In the age of the Internet and the blogosphere it spawned, the media and free speech have never been freer. Trouble is that it's also free for calumny and lies, disinformation and misinformation, all with impunity and no fear of legal retribution.
Former Bush 43 White House counter-terrorism expert Juan Zarate says, "What bothers me most is the seeming loss of coherent argumentation in the conspiracy theorists' world has crept into the mainstream. We've entered the wiki age, in which mere assertions are all judged equally as valid and definitive truths. Relativism abounds — from the bowels of the Internet to the heart of Washington, D.C."
At the other end of the conspiracy scale come former CIA Director R. James Woolsey and 18 like-minded theorists who have published a "White Paper" titled "Shariah: The Threat to America."
Unlike previous warnings about Islamist extremism, this one posits that the internal threat of Shariah to the United States is graver than anything we faced from the Soviet Union and its international communist movement. That stretches credulity a tad. American Muslims are about between 1 percent and 2 percent of 310 million Americans. The overwhelming majority reject Islamist extremism.
There is no doubt a number of young Muslim Americans are seduced by what they see as a global caliphate in cyberspace — among the thousands of pro-al-Qaida websites. This, in turn, has led to the recruitment and subsequent brainwashing of young terrorists trained in Pakistan or Yemen to do harm to the country adopted by their parents.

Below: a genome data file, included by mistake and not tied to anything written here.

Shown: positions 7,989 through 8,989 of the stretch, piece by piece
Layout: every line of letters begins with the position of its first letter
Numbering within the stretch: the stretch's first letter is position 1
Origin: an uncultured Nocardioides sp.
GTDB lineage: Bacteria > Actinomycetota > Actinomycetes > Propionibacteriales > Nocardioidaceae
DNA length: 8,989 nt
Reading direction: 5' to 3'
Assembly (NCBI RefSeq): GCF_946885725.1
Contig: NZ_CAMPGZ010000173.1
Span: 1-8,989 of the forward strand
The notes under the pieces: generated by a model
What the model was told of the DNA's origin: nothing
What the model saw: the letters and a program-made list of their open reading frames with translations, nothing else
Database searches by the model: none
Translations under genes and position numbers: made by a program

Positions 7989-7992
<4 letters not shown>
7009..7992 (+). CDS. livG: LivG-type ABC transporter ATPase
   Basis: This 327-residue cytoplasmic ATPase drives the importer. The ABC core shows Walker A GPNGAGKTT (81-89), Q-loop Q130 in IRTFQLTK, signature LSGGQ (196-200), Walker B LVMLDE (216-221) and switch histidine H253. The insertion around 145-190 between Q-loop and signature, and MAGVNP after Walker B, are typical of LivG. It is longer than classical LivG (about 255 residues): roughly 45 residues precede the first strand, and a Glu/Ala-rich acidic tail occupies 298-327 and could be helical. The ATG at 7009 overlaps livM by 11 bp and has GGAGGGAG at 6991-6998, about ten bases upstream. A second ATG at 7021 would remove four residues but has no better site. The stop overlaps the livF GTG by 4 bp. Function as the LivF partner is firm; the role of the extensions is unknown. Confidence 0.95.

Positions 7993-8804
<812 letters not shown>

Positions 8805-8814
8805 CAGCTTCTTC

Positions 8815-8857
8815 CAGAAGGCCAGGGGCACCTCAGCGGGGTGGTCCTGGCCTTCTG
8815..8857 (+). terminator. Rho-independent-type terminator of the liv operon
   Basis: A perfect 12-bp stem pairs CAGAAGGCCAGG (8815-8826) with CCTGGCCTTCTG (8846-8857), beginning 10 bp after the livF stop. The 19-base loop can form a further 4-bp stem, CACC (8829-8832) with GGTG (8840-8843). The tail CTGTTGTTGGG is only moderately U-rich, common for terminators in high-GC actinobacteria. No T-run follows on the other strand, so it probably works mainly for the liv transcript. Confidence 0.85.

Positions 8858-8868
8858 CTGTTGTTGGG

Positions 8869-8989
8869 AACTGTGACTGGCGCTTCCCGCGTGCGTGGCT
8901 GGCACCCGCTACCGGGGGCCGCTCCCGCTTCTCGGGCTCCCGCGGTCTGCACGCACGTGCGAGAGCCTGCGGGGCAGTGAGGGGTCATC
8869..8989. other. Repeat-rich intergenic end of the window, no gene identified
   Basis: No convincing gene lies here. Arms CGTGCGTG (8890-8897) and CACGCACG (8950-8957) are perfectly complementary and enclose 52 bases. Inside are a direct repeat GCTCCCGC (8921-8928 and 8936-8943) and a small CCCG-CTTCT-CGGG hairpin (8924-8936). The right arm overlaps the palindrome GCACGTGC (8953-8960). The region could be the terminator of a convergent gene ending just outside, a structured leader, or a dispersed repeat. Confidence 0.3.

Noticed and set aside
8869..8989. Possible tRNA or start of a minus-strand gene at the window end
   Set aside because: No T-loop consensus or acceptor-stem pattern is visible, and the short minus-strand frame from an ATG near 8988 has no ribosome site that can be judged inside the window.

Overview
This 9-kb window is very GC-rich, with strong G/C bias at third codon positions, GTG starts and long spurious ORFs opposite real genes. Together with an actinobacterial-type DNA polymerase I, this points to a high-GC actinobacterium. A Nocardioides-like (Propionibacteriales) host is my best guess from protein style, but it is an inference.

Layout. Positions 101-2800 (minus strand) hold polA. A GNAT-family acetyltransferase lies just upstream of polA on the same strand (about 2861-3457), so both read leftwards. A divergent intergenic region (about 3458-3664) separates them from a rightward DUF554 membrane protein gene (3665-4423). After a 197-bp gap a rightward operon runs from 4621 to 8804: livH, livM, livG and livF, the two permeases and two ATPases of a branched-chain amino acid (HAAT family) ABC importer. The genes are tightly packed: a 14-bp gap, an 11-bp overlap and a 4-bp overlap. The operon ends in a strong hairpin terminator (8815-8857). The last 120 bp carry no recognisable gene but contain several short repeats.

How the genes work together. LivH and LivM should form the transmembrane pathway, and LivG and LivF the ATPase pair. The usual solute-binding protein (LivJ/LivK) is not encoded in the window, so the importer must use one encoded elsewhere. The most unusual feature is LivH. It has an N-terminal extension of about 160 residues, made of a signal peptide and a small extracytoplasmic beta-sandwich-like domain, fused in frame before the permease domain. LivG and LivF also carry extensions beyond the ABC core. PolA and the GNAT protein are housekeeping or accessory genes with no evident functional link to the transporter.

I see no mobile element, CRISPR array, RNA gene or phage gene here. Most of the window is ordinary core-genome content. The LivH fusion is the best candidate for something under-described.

The signatories portray themselves as the descendants of the CIA's Cold War B team, assembled by Bush 41, to challenge the conventional wisdom of the CIA consensus that the Soviets were genuinely interested in detente and not as a weapon to lure America and its allies into a false sense of security. Team B claimed that detente was snare and delusion.
The only one who got it right was Herb Meyer, a former Fortune magazine senior editor, who became CIA Director Bill Casey's deputy in 1981. As his first order of business, Meyer decided to read all the secret assessments on the Soviets Union's strengths and weaknesses.
When he was through a few weeks later, he said to this reporter privately: "I don't understand how the Soviet Union is still standing. Everything is falling apart. All the stats are phony and they should be suing for peace."
The mighty Evil Empire imploded eight years later, beginning with the February 1989 withdrawal from Afghanistan.
The U.S. intelligence community numbers 100,000 professionals divided among 17 agencies with a combined budget of $80 billion. There are another 100,000 IC professionals in Europe divided among almost 100 agencies. And yet they all managed to get it wrong on Iraq's weapons of mass destruction, which triggered a $1 trillion war — and the subsequent global economic and financial plight.
Less reliance on the 180,000 documents our government agencies stamp TOP SECRET each and every day, or almost 66 million per year, and more attention paid to open sources and recent history might have been quite different.